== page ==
It was that Twitter announced that it would be rolling out a new, simplified desktop redesign to its users. Hopefully, no one was holding their breath for the big official reveal. Six months later, we can confirm that
is… still rolling out tests as it tinkers with a new look for its Twitter.com desktop interface.
In the latest version — which appeared to get teased
but now appears to be getting rolled out to a wider number of people (see , , , a tipster who sent us screenshots from Canada, and many others) — Twitter’s desktop appears as three columns, with trends shifted to the right column, and all of the menu and navigation items (plus a link to your profile) that had been at the top now listed on the left. The timeline stays front and center.
(An earlier version shifted the layout to two columns, although that was a limited rollout and not everyone saw it.)
A Twitter spokesperson confirmed to us that it is currently testing new experiences in the open that it is thinking of bringing to Twitter.com, for feedback with a small set of people. He didn’t provide a date for when it will roll out more broadly, “but stay tuned.”
As you can see in the screenshots, the new look it’s testing out right now has three columns. As with other redesigns, the center continues to house the main timeline, with all the chops and changes affecting everything else around it.
In this case, all of the trending items have moved over to the right side, from their old place in the left column.
The Home, Explore, Notifications, Messages, Bookmarks, Lists and Profile are in a column, with “More” taking you to another set of options.
Note that Mentions, which had already had a downgrade on iOS some months ago when a Moments creation option was removed from the iOS app due to lack of use, is relegated to this second menu. But for those of you who might wonder what the point is of Mentions, the spokesperson confirmed that it is not going away altogether.
Underneath that, you get direct links to promoting and advertising, analytics, Twitter’s Media Studio, Settings and privacy, the option to switch to “legacy Twitter” and Dark mode.
So far, the responses we’ve seen to the design have been on the less enthusiastic side.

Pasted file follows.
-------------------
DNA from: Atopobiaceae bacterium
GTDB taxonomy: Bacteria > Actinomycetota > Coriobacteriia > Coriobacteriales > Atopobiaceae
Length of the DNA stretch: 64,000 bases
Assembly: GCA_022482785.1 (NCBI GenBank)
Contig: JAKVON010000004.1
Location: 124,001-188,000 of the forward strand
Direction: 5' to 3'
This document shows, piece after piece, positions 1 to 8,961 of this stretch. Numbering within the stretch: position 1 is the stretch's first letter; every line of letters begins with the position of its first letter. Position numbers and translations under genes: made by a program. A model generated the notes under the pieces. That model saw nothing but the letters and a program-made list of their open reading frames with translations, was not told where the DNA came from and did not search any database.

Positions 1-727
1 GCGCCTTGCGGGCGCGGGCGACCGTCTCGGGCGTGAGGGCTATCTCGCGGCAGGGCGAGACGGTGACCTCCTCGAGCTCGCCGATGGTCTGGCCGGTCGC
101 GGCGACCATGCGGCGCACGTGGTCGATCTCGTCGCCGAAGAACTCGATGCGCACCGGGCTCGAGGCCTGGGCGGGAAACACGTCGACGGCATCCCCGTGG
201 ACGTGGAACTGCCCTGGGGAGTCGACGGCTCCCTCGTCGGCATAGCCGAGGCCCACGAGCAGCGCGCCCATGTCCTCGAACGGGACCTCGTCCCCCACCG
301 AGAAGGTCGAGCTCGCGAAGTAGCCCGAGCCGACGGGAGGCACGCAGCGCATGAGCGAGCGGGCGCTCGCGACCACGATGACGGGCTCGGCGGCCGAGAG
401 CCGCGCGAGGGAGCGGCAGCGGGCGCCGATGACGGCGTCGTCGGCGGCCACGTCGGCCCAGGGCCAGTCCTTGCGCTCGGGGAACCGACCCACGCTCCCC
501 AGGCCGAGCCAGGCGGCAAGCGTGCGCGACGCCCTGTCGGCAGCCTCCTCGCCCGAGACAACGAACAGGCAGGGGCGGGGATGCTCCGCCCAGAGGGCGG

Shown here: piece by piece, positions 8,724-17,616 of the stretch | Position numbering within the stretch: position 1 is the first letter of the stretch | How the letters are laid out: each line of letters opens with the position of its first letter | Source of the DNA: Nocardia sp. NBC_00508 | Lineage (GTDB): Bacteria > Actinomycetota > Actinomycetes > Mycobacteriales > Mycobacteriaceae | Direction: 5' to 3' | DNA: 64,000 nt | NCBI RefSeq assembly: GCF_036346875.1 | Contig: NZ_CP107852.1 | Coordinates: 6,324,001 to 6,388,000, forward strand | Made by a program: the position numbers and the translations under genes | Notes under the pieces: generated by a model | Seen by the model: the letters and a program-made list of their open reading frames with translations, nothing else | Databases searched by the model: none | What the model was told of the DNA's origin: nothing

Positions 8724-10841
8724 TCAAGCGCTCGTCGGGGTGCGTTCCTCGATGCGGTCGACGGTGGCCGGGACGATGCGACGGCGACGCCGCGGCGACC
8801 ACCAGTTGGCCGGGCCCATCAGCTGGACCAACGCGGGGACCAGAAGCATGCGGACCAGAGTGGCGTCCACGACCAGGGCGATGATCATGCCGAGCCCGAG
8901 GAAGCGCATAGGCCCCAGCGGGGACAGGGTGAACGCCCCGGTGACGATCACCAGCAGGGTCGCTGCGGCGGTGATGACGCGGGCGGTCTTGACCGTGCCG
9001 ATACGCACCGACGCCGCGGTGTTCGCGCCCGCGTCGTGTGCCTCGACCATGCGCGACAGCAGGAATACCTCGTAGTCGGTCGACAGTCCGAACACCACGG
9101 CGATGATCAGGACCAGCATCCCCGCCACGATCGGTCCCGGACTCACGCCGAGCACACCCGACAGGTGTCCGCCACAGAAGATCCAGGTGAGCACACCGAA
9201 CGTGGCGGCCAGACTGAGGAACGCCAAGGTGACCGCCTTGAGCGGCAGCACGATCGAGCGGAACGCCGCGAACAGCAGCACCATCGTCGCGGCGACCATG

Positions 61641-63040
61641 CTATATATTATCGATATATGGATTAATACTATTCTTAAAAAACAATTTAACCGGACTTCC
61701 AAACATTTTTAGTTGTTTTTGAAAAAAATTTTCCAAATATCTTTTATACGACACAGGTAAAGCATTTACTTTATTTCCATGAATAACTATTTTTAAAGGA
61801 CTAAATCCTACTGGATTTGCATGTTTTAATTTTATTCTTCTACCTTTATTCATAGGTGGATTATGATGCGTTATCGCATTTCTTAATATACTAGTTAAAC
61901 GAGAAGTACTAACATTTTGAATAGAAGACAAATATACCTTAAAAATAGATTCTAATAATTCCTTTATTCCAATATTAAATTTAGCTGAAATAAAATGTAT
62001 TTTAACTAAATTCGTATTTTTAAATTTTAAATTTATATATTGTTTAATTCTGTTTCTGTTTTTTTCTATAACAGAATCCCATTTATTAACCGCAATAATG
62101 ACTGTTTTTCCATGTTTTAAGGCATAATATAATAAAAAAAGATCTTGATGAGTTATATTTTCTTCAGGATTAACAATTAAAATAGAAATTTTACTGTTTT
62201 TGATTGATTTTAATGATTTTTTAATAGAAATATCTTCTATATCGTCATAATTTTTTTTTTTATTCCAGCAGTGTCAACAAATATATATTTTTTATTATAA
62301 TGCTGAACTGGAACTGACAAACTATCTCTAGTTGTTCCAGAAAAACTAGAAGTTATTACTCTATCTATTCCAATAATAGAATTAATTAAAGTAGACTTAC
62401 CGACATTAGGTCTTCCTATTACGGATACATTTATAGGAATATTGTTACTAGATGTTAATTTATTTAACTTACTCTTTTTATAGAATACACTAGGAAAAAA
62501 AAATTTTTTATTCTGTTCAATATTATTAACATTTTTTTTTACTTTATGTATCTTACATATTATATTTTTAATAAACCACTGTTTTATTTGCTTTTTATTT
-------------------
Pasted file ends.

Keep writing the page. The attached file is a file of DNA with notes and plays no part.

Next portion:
‘”What’s happening?” is the question I want answered about this
redesign…!,” Chris Messina (a product designer who’s credited with creating the concept of the hashtag). “What is this? Google+?”
“Twitter, I do not like the new new new new new new new new new new new new UI you have on web. Please change back,” said Ken Yeung, an editor at Flipboard.
Twitter’s ongoing test mode — which has also been carried out on mobile, by way of its
— is part of the company’s bigger
to build a version of Twitter that works for everyone, or at least more people, more of the time.
One point of Twitter’s various experiments with its user interface is to try to address some of the issues the company has had with making the site easier to use for new users, and to also make it more user-friendly for those who are already there, whether it’s to make it easier to follow conversations (see Twitter’s experiments around threads), easier on the eye (dark mode introduced). easier to shut down trolls, and so on.
The reason for that is not just to be a good housekeeper: it’s to help Twitter grow.
Twitter has lately been on a bit of a high when it comes to its financials, last quarter
on both revenue and earnings per share. But monthly active users — a perennial issue for the company — continued to slide. (It’s a metric that Twitter will magic away by focusing instead on another one: monetizable daily active users, which were up.)
We’ll be on the lookout for more updates, but in the mean time, let us know what you think.